Culture of Care FAQ updated to include clarifications on amnesty, other general policies
The FAQ section of the Culture of Care agreement was updated in September to include further clarifications on student life, including enforcement and student travel policies. The first version of this document was released to all returning students on July 1 to inform them about the Culture of Care and how it will function in residential colleges, dining and social events.
Some notable clarifications in the new FAQ are that students are not required to wear masks when exercising in the outer loop, and amnesty can be granted to Culture of Care violations.
Timothy Hays, a freshman at McMurtry College, said he has mixed feelings about the new clarification regarding exercisers not being mandated to wear masks in the outer loop.
“On one side, if you are on campus and have to have a mask on, then the outer loop is so close to campus and you are running by so many people … so you should probably have a mask on,” Hays said. “On the other hand, running with a mask on is very possible, but much harder.”
Dean of Undergraduates Bridget Gorman said Rice cannot mandate mask usage in the outer loop because it is owned by the City of Houston.
The Rice amnesty policy protects students and those assisting impaired students from disciplinary action for alcohol or drug use, which incentivizes students to prioritize student health. The amnesty policy also applies to students who report being a victim or witness to sexual assault in good faith, which encourages survivors to report the incident without receiving displinary action in relation to the incident.
According to Johnston French, the chief justice at Sid Richardson College, the updated FAQs clarify that amnesty can be extended to the Culture of Care violations although it was not explicitly stated in the older FAQ.
“It’s very similar to the alcohol amnesty policy and I’m pretty sure it’s just extending amnesty for alcohol incidents to also apply to the Culture of Care agreement,” French, a junior, said. “And I think that was the plan, I just think that it wasn’t totally clear to a lot of people that was the case.”
Although French and many college leaders did send emails that contained the updated FAQ document, he said some students may not be aware of these clarifications since the Culture of Care amnesty policy was first introduced to new students during Orientation Week.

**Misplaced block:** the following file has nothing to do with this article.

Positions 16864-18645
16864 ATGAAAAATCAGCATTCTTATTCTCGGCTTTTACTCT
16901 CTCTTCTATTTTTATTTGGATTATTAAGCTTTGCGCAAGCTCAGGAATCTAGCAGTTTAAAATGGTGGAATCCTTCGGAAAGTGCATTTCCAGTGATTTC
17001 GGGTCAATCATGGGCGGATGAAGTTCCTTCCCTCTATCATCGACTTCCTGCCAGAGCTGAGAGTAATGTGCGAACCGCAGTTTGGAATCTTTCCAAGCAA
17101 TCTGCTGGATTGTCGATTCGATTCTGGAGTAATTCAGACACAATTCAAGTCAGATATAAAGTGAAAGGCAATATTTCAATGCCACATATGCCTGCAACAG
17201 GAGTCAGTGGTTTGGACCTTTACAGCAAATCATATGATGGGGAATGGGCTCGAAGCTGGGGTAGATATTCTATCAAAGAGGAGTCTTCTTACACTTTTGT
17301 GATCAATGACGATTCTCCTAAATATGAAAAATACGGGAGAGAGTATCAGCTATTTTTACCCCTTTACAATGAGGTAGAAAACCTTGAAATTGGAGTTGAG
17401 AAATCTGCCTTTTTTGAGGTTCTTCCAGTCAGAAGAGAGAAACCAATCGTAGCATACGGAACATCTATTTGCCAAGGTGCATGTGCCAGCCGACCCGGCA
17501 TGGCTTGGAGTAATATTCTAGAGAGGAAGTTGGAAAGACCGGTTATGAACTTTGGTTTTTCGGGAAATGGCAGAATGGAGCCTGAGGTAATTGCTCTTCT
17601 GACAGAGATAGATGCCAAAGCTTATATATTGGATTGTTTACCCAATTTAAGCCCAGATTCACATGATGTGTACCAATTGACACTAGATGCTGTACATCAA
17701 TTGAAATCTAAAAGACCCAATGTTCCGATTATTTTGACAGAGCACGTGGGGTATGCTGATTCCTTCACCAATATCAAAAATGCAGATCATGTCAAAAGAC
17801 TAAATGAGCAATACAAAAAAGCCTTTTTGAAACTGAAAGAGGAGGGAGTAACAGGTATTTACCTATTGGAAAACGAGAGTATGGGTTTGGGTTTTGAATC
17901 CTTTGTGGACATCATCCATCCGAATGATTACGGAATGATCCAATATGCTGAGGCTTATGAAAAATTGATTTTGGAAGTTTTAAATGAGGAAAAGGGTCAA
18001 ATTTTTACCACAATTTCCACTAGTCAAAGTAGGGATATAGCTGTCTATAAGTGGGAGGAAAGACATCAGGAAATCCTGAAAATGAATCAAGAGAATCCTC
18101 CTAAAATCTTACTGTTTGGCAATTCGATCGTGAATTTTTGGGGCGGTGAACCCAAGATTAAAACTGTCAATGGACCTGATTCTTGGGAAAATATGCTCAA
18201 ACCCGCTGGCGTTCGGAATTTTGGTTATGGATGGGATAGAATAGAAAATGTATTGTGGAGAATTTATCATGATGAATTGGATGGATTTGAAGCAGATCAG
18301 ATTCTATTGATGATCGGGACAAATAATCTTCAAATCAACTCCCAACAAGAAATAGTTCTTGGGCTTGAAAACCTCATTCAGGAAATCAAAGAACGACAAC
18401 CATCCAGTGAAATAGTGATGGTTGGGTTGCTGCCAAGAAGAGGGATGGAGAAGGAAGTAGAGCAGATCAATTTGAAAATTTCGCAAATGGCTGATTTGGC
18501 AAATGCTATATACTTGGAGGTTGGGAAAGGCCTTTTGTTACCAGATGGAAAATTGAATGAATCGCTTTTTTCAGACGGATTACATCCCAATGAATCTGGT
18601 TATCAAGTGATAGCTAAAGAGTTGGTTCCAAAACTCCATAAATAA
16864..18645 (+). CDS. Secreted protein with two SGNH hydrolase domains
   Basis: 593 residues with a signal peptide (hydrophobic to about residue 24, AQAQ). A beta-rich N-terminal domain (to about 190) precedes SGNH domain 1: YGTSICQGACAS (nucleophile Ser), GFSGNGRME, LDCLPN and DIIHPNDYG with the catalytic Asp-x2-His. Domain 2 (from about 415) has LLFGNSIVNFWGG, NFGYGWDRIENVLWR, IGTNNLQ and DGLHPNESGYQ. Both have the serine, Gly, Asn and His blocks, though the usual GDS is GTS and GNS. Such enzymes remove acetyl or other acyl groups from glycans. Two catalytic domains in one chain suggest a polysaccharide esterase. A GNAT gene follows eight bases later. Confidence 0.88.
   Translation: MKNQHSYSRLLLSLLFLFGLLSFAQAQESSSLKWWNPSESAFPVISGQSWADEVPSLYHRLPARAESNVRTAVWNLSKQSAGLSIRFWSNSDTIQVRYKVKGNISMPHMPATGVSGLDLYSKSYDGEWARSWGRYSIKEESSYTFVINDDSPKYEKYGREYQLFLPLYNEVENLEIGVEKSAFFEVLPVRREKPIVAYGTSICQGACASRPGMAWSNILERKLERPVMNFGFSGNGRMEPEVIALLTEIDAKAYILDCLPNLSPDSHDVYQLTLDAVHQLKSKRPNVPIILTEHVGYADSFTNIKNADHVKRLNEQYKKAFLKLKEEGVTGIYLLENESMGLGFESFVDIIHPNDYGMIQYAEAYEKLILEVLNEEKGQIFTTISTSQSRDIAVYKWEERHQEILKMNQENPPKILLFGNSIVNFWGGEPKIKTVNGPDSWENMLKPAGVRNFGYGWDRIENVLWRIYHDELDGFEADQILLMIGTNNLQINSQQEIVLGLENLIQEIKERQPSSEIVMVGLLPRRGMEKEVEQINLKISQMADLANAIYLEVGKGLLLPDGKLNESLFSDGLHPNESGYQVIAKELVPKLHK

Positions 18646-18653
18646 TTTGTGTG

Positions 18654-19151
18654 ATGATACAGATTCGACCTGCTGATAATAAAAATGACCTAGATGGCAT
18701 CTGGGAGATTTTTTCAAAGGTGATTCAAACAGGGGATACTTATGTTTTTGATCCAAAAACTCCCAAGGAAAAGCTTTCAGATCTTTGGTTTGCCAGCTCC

“I think people could find that information if they wanted to, but that doesn’t mean people are aware of it and communication still might be a problem,” French said. “We talked to the administration asking for a more central document because there has been email updates and stuff but it would be nice if everything is in one place.”
Hays said he knew the amnesty policy applied to alcohol, but not to the Culture of Care.
Sahi Puvvala, a public health advisor at Lovett College, shared French’s concerns.
“I don’t think a lot of people read the Culture of Care agreement as carefully as they should so they have a lot of questions about it,” Puvvala, a sophomore, said.
With the announcement of a partially lifted alcohol ban for undergraduate students, Puvvala said that public health advisors are focusing their attention on educating students about alcohol-related social distancing and explaining how the amnesty policy can be applied to the Culture of Care.
Gorman said the updates in the FAQ were meant to clarify some common misconceptions students have about the Culture of Care.
“They were written in response to questions we had received from students,” Gorman said. “The student presidents led the effort, submitting many of the questions listed in the Culture of Care FAQ.”
Gorman said that all FAQs are living documents that will be added with new questions and updates as needed.
Despite the challenges of keeping up with the live clarifications of the Culture of Care, Hays and Puvvala both said they think the administration has been doing a good job in announcing major policy changes and clarifying common misconceptions surrounding the Culture of Care.
“I think the administration is doing a really good job in doing the best that they can,” Hays said.
Gorman said that the administration will continue to edit the FAQ document to clarify existing regulations, but will use other methods to announce new changes in policies.
More from The Rice Thresher
Undergraduate students will not be able to return to campus until Feb 15, according to an email from President David Leebron sent out this morning. The email also states that all classes this semester will begin in an online format and that Rice will move to Research Stage 2 in which essential on-campus research will be able to continue but with added safety protocols.
On Dec. 10, Rice admitted 421 students through the Early Decision program, a 16 percent acceptance rate, according to Vice President of Enrollment Yvonne Romero da Silva. This year, Rice received its highest ever number of applications for this round of admission, narrowly beating the previous record set in 2018, with 2,635 applying to join the class of 2025.
The Faculty Senate voted on Nov. 18 to extend the drop deadline for fall classes to Jan. 13 for continuing students and Jan. 6 for December degree candidates, according to Speaker of the Faculty Senate Christopher Johns-Krull.